Limited to speeds of up to 37mph on motorways, Automated Lane Keeping Systems have been offered a route to their legal introduction on UK roads.
The Department for Transport claimed that the technology could improve road safety by reducing human error, which contributes to over 85 per cent of accidents. “The driver will be able to hand control over to the vehicle, which will constantly monitor speed and keep a safe distance from other cars,” it said.
Self-driving technology in cars, buses, and delivery vehicles “could spark the beginning of the end of urban congestion, with traffic lights and vehicles speaking to each other to keep traffic flowing, reducing emissions and improving air quality in our towns and cities,” DfT said.
The technology could create around 38,000 new jobs in a UK industry that could be worth £42bn by 2035, the department added.
Yet Whitehall’s enthusiasm for the technology flies in the face of evidence that it is impractical, unsafe, and undesirable.
For a start, Thatcham Research said last autumn that the plan could “put road users’ lives at risk” because the current technology has “significant performance limitations.”
It listed instances where a driver would behave differently to the system, such as slowing well in advance or making an evasive lane-changing manoeuvre to avoid debris or pedestrians encroaching on the carriageway after a breakdown. Its assumption was that the system would be applied at 70mph, perhaps explaining the reason the government was looking to limit it to much lower speeds.
While truly self-driving cars are surely just around the corner, for now here’s an AI early-warning system for your semi-autonomous ride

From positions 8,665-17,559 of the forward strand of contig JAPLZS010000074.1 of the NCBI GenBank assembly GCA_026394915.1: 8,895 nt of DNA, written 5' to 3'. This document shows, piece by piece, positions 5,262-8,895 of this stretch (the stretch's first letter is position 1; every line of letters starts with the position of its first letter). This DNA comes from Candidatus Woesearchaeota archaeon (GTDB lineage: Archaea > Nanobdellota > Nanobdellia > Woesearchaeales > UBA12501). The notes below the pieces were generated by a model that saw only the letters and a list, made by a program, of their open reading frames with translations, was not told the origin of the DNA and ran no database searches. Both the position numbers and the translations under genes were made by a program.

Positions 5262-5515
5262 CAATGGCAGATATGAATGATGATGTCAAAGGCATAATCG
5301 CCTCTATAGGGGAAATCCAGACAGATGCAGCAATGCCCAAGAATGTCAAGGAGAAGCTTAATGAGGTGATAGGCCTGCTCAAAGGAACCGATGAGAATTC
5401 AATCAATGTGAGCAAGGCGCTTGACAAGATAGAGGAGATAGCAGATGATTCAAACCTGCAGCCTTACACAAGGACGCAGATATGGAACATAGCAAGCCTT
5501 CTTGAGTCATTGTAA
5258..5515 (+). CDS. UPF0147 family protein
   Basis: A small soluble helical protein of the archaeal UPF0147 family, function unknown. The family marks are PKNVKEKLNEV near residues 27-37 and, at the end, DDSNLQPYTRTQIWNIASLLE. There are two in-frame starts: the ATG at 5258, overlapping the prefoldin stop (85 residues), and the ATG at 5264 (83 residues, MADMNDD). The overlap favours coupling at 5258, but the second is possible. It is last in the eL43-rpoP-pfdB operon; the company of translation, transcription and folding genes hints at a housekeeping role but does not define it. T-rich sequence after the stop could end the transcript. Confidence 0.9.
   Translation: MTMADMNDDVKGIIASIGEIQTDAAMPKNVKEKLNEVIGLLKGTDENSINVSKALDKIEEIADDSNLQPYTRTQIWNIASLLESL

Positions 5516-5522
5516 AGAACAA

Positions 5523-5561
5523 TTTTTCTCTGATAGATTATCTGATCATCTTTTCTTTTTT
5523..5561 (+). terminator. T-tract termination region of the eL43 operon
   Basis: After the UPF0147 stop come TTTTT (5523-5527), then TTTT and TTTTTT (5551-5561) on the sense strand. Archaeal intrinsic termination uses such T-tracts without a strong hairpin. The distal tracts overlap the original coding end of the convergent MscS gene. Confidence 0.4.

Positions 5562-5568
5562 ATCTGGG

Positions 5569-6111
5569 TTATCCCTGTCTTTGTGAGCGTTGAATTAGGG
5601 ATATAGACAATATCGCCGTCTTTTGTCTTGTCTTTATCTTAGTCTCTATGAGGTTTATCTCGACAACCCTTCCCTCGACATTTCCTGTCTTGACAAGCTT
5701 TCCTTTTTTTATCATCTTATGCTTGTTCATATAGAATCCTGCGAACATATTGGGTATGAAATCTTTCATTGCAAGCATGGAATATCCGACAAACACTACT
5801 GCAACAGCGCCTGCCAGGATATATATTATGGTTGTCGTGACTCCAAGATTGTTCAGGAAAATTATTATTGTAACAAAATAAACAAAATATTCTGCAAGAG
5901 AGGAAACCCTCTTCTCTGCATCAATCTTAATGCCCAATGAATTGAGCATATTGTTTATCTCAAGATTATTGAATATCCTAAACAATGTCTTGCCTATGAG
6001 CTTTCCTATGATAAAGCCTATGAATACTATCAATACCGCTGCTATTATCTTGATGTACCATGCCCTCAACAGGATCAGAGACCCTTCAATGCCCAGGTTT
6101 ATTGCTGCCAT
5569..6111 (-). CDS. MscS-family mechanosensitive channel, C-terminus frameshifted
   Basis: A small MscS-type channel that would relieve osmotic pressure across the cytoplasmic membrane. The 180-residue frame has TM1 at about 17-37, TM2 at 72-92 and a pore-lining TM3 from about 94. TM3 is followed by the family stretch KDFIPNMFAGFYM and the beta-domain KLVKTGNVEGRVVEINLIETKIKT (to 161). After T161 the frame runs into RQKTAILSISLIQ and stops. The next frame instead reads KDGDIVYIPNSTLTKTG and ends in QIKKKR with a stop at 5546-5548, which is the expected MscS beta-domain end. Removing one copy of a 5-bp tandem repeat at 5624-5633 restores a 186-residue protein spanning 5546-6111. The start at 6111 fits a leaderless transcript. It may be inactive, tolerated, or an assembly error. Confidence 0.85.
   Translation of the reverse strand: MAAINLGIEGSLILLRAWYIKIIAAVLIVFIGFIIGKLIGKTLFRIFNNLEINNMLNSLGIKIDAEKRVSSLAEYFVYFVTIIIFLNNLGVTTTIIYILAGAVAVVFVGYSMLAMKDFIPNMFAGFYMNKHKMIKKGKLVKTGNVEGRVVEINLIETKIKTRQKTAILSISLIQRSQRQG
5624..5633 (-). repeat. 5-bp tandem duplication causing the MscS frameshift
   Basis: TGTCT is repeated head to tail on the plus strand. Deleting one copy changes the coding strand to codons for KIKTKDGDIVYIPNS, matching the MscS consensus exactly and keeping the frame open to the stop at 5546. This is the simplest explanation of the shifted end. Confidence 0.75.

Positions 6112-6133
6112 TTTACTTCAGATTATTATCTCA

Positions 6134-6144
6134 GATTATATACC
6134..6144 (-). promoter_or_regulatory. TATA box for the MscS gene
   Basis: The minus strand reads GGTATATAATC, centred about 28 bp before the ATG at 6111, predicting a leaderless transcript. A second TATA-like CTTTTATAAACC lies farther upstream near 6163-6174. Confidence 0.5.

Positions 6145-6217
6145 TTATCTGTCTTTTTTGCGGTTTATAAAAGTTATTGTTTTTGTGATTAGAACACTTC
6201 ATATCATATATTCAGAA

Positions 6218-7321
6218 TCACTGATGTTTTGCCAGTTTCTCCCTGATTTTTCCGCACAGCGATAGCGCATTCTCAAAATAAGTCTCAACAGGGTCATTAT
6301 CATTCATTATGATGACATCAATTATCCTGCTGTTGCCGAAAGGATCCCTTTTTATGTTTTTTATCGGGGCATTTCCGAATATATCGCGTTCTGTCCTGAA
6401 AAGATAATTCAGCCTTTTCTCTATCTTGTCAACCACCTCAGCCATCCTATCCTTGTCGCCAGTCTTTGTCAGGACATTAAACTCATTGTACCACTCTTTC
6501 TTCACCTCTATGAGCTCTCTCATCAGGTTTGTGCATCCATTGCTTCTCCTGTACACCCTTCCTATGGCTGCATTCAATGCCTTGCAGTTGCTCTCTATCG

Meanwhile, the broader implementation of self-driving technology faces psychological barriers, according to a 2017 paper from Nature Human Behaviour.
It listed dilemmas around autonomous ethics as the first among concerns. While humans like the idea of operating under utilitarian principles, they, surprisingly enough, would prefer vehicles that prioritise their own lives as passengers as opposed to those outside.
Then there are risk heuristics and algorithmic aversion, that the novel nature of autonomous vehicles will result in an over-reaction to the inevitable accidents. Lastly, asymmetric information and the theory of the machine mind means that the lack of understanding of the underlying decision-making processes in autonomous vehicles could make it difficult for people to trust them, the researchers said.
The Register has long voiced reasonable concerns that the thrust toward self-driving technology is driven more by investors, manufacturers, and governments trying to cling on to the next hype cycle rather than a desire to offer anything of significant benefit. Incremental technology developments will not in themselves overcome these problems.
In 2018, we interviewed Christian Wolmar, author and broadcaster, who described what he calls the Holborn problem. It says that if self-driving cars are too safe, they should come to a halt as pedestrians enter the road space. But in places like London’s Holborn Underground station at rush hour, people spill over the road en masse in a completely ad-hoc fashion, putting self-driving vehicles at a standstill for hours.
While US authorities have sought to separate cars and pedestrians, in Europe they see safety increasing by mixing the two groups through concepts such as shared space, although debate still rages about that idea.
Even the most enthusiastic promoters of self-driving technology seem to have lost their appetite for it. It was mooted that Uber’s profitability would be dependent on self-driving vehicles only for the taxi-hailing app company to sell off its own efforts to develop the technology.
Maybe Prime Minister Boris Johnson’s government is not best placed to get self-driving technology in gear, famous as it is for its screeching U-turns. ®